Netherlands 372,720[104][105] 179,000[105] Centraal Bureau voor de Statistiek puts the number of German-descended people at 372,720 in 2013.
 United Kingdom 262,000[106][107] 92,000[108] see German migration to the United Kingdom.
 Spain 255,000[109]
  Switzerland 266,000[110] see German immigration to Switzerland.
 Peru 240,000[111] see German Peruvian.
 Poland 148,000[112] see German minority in Poland. The minority is concentrated mainly in Silesia, particularly in Opole and Silesian Voivodeship.
 Hungary 120,344[113] see Germans of Hungary.
 Austria 124,710[114]
 Israel 100,000[115]
 Venezuela 70,000 see German Venezuelan.
 Romania 60,000[116] see Germans of Romania.
 Uruguay 46,000 6,000[117]
 Czech Republic 40,000[118] see Germans in the Czech Republic.
 Bolivia 40,000[119] see Ethnic Germans in Bolivia. Primarily German speaking Mennonites.
 Belgium 38,366[120][note 7]
 Norway 25,000[121]
 Ecuador 33,000[122]
 Namibia 30,000[123] see German Namibian.
 Dominican Republic 25,000[124]
 Denmark 15,000–20,000[125] see North Schleswig Germans. Mainly in the German-Danish border region.
 Greece 15,498[126]
 Ireland 11,305[127]
 Belize 10,865[128] see Mennonites in Belize.
 Slovakia 5,000–10,000[129]
 Philippines 6,400[130] see German settlement in the Philippines.
 Ghana 3,900[131]
 Serbia 3,900 see Germans of Serbia.
 Croatia 2,900 see Germans of Croatia.
 Turkmenistan 2,700[132]
 Tajikistan 2,700[132]
 Jamaica 160[133] see Germans in Jamaica.

Culture

Main article: Culture of Germany

Literature

Main article: German literature


German literature can be traced back to the Middle Ages, with the most notable authors of the period being Walther von der Vogelweide and Wolfram von Eschenbach. The Nibelungenlied, whose author remains unknown, is also an important work of the epoch, as is the Thidrekssaga. The fairy tales collections collected and published by Jacob and Wilhelm Grimm in the 19th century became famous throughout the world.

Theologian Luther, who translated the Bible into German, is widely credited for having set the basis for the modern "High German" language. Among the most admired German poets and authors are Lessing, Goethe, Schiller, Kleist, Hoffmann, Brecht, Heine and Schmidt. Nine Germans have won the Nobel Prize in literature: Theodor Mommsen, Paul von Heyse, Gerhart Hauptmann, Thomas Mann, Nelly Sachs, Hermann Hesse, Heinrich Böll, Günter Grass, and Herta Müller.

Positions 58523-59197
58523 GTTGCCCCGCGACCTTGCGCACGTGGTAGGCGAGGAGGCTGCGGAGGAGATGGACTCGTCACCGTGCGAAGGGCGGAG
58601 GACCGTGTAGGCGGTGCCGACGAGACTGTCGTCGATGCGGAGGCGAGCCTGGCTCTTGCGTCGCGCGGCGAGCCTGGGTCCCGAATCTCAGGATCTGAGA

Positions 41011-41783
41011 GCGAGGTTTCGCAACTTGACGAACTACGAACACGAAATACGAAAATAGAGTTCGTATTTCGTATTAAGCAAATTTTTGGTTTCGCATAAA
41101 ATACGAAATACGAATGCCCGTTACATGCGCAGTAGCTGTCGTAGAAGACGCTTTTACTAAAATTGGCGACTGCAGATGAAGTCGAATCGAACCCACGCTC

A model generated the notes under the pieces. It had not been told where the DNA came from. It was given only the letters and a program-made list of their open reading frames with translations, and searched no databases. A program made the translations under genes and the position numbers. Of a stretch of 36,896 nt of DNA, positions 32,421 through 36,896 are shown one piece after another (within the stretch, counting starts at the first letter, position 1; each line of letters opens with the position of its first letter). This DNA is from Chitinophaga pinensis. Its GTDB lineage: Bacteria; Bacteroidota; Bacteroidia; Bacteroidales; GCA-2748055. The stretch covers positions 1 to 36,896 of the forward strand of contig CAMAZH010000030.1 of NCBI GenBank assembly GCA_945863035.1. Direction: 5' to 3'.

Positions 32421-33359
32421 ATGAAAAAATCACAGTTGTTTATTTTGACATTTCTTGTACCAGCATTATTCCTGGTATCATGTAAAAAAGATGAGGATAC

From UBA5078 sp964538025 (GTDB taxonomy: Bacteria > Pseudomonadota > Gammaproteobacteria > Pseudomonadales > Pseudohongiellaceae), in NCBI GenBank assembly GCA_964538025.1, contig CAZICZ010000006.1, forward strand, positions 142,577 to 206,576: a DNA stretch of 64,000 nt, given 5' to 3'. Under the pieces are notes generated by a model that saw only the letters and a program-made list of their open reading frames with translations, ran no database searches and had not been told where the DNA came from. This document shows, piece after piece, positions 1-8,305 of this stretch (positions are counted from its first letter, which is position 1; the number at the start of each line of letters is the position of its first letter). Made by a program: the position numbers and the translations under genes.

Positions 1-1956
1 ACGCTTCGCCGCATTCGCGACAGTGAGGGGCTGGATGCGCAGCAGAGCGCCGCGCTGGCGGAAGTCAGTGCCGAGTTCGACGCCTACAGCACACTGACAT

Philosophy

Main article: German philosophy

Germany's influence on philosophy is historically significant and many notable German philosophers have helped shape Western philosophy since the Middle Ages. The rise of the modern natural sciences and the related decline of religion raised a series of questions, which recur throughout German philosophy, concerning the relationships between knowledge and faith, reason and emotion, and scientific, ethical, and artistic ways of seeing the world.


German philosophers have helped shape western philosophy from as early as the Middle Ages (Albertus Magnus). Later, Leibniz (17th century) and most importantly Kant played central roles in the history of philosophy. Kantianism inspired the work of Schopenhauer and Nietzsche as well as German idealism defended by Fichte and Hegel. Marx and Engels developed communist theory in the second half of the 19th century while Heidegger and Gadamer pursued the tradition of German philosophy in the 20th century. A number of German intellectuals were also influential in sociology, most notably Adorno, Habermas, Horkheimer, Luhmann, Simmel, Tönnies, and Weber. The University of Berlin founded in 1810 by linguist and philosopher Wilhelm von Humboldt served as an influential model for a number of modern western universities.

In the 21st century, Germany has been an important country for the development of contemporary analytic philosophy in continental Europe, along with France, Austria, Switzerland and the Scandinavian countries.[134]

Science


Germany has been the home of many famous inventors and engineers, such as Johannes Gutenberg, who is credited with the invention of movable type printing in Europe; Hans Geiger, the creator of the Geiger counter; and Konrad Zuse, who built the first electronic computer.[135] German inventors, engineers and industrialists such as Zeppelin, Daimler, Diesel, Otto, Wankel, Von Braun and Benz helped shape modern automotive and air transportation technology including the beginnings of space travel.[136][137]

The work of David Hilbert and Max Planck was crucial to the foundation of modern physics, which Werner Heisenberg and Erwin Schrödinger developed further.[138] They were preceded by such key physicists as Hermann von Helmholtz, Joseph von Fraunhofer, and Gabriel Daniel Fahrenheit, among others. Wilhelm Conrad Röntgen discovered X-rays, an accomplishment that made him the first winner of the Nobel Prize in Physics in 1901.[139] The Walhalla temple for "laudable and distinguished Germans", features a number of scientists, and is located east of Regensburg, in Bavaria.[140][141]